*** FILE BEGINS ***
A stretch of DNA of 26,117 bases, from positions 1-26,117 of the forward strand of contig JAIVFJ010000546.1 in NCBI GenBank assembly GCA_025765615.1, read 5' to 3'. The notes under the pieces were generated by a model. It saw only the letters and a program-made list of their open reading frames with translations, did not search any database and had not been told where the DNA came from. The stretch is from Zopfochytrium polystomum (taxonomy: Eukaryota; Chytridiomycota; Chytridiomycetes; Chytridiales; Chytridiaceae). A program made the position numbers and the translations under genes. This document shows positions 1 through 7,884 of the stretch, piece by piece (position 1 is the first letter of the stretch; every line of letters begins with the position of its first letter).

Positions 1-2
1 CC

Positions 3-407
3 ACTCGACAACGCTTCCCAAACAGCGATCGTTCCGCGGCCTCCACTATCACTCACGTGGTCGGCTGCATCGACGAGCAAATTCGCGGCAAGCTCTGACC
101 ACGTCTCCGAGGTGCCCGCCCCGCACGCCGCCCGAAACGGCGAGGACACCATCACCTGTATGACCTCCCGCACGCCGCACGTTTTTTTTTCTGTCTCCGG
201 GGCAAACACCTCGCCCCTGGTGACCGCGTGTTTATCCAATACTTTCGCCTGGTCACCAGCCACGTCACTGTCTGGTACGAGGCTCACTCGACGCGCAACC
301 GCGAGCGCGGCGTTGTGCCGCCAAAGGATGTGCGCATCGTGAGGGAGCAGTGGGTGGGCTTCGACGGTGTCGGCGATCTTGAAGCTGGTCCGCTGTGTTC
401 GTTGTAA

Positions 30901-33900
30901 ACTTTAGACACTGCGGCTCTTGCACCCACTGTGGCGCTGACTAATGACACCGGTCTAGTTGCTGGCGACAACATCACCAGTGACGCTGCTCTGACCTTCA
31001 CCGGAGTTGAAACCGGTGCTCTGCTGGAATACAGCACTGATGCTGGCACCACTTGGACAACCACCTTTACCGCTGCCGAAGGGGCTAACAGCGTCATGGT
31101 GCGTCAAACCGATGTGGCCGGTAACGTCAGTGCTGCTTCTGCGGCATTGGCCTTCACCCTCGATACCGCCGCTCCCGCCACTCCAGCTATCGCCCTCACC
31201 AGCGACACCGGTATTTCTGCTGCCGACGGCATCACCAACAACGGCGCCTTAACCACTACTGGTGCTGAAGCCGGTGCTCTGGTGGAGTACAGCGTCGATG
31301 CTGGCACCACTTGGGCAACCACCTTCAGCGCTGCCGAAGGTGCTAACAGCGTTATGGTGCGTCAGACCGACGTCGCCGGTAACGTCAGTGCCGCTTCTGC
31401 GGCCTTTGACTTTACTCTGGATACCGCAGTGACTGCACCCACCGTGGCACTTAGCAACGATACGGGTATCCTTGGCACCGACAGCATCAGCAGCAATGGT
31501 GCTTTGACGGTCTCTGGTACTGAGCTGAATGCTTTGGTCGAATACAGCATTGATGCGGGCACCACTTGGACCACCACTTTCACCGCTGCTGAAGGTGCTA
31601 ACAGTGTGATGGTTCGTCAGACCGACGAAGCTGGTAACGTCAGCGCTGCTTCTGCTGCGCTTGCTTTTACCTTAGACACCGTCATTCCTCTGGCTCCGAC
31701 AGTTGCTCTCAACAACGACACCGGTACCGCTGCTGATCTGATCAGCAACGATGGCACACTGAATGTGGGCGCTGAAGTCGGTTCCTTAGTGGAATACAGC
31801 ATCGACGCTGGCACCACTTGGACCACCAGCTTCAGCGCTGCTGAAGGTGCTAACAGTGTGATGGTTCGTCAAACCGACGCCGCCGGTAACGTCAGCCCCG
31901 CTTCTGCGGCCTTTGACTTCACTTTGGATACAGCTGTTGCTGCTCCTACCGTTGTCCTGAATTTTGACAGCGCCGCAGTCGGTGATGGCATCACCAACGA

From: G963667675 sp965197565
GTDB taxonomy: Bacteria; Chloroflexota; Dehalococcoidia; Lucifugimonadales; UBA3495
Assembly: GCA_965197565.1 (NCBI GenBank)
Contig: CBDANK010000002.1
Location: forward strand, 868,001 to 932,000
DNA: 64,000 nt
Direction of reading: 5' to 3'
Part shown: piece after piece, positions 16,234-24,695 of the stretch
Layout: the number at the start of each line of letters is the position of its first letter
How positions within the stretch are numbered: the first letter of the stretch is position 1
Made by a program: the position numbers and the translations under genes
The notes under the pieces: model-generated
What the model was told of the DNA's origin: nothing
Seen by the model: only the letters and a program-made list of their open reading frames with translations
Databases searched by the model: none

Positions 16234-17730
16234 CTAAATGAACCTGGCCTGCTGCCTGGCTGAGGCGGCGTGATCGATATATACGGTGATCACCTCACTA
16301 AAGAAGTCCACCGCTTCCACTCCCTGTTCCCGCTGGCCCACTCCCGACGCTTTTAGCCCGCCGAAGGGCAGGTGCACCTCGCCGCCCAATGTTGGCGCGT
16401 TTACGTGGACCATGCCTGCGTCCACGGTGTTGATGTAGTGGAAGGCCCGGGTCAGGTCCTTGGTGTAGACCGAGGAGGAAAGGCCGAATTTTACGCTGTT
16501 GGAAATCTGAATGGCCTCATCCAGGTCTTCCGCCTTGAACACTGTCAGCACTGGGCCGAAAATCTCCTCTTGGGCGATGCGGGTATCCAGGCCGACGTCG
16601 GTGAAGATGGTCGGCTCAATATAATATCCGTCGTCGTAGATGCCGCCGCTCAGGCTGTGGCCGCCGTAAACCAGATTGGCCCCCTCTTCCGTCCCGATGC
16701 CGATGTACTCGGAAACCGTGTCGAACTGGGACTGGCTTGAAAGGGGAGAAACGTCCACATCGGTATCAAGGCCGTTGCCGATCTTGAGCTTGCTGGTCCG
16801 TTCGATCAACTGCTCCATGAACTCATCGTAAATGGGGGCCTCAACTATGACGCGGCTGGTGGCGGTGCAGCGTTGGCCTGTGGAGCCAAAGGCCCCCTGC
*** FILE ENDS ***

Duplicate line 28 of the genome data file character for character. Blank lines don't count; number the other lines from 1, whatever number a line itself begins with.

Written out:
Direction of reading: 5' to 3'